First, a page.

|Jmol-3D images||Image 1|
|Molar mass||152.15 g/mol|
|Appearance||Yellow, fibrous solid|
|Melting point||40–42 °C (313–315 K)|
|Boiling point||265–266 °C (458–459 K)|
|R-phrases||R20 R21 R22 R36 R37 R38|
|S-phrases||S26 S36 S37 S39|
|Main hazards||May cause irritation to skin,
eyes, and respiratory tract
|Flash point||>110 °C|
| (what is: / ?)
Except where noted otherwise, data are given for materials in their standard state (at 25 °C (77 °F), 100 kPa)
ortho-Vanillin (2-Hydroxy-3-methoxybenzaldehyde) is an organic solid present in the extracts and essential oils of many plants. Its functional groups include aldehyde, ether and phenol. ortho-Vanillin, a compound of the formula C8H8O3, is distinctly different from its more prevalent isomer, vanillin. The "ortho-" prefix refers the to position of the compound’s hydroxyl moiety, which is found in the para-position in vanillin.
ortho-Vanillin is a fibrous, light-yellow, crystalline solid. Unlike its better-known analogue, o-vanillin does not have the characteristic and intense odor of vanilla. Present in a variety of food products, it is not specifically sought after, and is therefore a less-commonly produced and encountered food additive.
ortho-Vanillin was first isolated, in 1876, by renowned German chemist Ferdinand Tiemann. By 1910, methods for its purification had been developed by Francis Noelting, who similarly demonstrated its versatility as a general synthetic precursor for a diverse array of compounds, such as the coumarins.
- Abou Zeid, A. H.; Sleem, A. A. (2002). "Natural and stress constituents from Spinacia oleracea L. leaves and their biological activities". Bulletin of the Faculty of Pharmacy (Cairo University) 40 (2): 153–167.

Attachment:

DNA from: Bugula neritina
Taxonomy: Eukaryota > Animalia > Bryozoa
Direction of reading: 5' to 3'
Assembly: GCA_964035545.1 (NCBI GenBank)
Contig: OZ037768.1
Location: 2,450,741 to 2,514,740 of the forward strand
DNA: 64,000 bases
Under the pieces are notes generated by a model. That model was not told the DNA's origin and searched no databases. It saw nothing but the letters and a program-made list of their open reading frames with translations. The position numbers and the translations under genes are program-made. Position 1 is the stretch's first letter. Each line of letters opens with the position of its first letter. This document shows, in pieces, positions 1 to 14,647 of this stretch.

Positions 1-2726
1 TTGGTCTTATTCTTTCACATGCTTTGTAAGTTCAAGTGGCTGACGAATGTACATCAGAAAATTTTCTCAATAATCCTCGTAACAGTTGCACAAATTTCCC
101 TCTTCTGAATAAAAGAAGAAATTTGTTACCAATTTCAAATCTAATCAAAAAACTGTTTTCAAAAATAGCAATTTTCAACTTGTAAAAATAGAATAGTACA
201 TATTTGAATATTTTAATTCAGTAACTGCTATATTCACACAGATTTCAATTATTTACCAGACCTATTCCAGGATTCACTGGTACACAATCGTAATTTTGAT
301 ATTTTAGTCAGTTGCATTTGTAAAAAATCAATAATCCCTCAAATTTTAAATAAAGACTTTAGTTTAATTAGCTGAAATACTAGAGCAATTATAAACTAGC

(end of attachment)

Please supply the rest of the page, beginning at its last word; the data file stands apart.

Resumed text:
- Barbe, Jean-Christophe; Bertrand, Alain. (1996). "Quantitative analysis of volatile compounds stemming from oak wood. Application to the aging of wines in barrels". Journal des Sciences et Techniques de la Tonnellerie 2: 77–88.
- Brunke, E. J.; Hammerschmidt, F. J.; Schmaus, G. (1992). "Das etherische Öl von Santolina chamaecyparissus L. (Santolina chamaecyparissus essential oil)". Parfümerie und Kosmetik 73 (9): 617–618, 623–624, 626, 628–630, 632, 634–637.
- Tiemann, Ferdinand (1876). "Ueber die der Coniferyl- und Vanillinreihe angehörigen Verbindungen (Coniferyl- and vanillin series-related compounds)". Berichte der Deutschen Chemischen Gesellschaft 9: 409–423. doi:10.1002/cber.187600901133.
- Noelting, Francis A. M. o-Hydroxy-m-methoxybenzaldehyde (Orthovanillin). Annales de Chimie et de Physique (1910), 19, 476–550.
- Gerngross, Otto. Dyeing hide with o-vanillin and o-protocatechualdehyde and the aldehyde tanning. Angewandte Chemie (1920), 33 (44), 136–138.
- Kubo, Isao; Kinst-Hori, Ikuyo. Tyrosinase inhibitory activity of the olive oil flavor compounds. Journal of Agricultural and Food Chemistry (1999), 47 (11), 4574–4578.
- Watanabe, Kazuko; Ohta, Toshihiro; Shirasu, Yasuhiko. Enhancement and inhibition of mutation by o-vanillin in Escherichia coli. Mutation Research, DNA Repair (1989), 218 (2), 105–109.
- Takahashi, Kazuhiko; Sekiguchi, Mutsuo; Kawazoe, Yutaka. A specific inhibition of induction of adaptive response by o-vanillin, a potent comutagen. Biochemical and Biophysical Research Communications (1989), 162 (3), 1376–1381.
- Leifertova, I.; Hejtmankova, N.; Hlava, H.; Kudrnacova, J.; Santavy, F. Antifungal and antibacterial effects of phenolic substances. A study of the relation between the biological activity and the constitution of the investigated compounds. Acta Universitatis Palackianae Olomucensis, Facultatis Medicae (1975), 74, 83–101.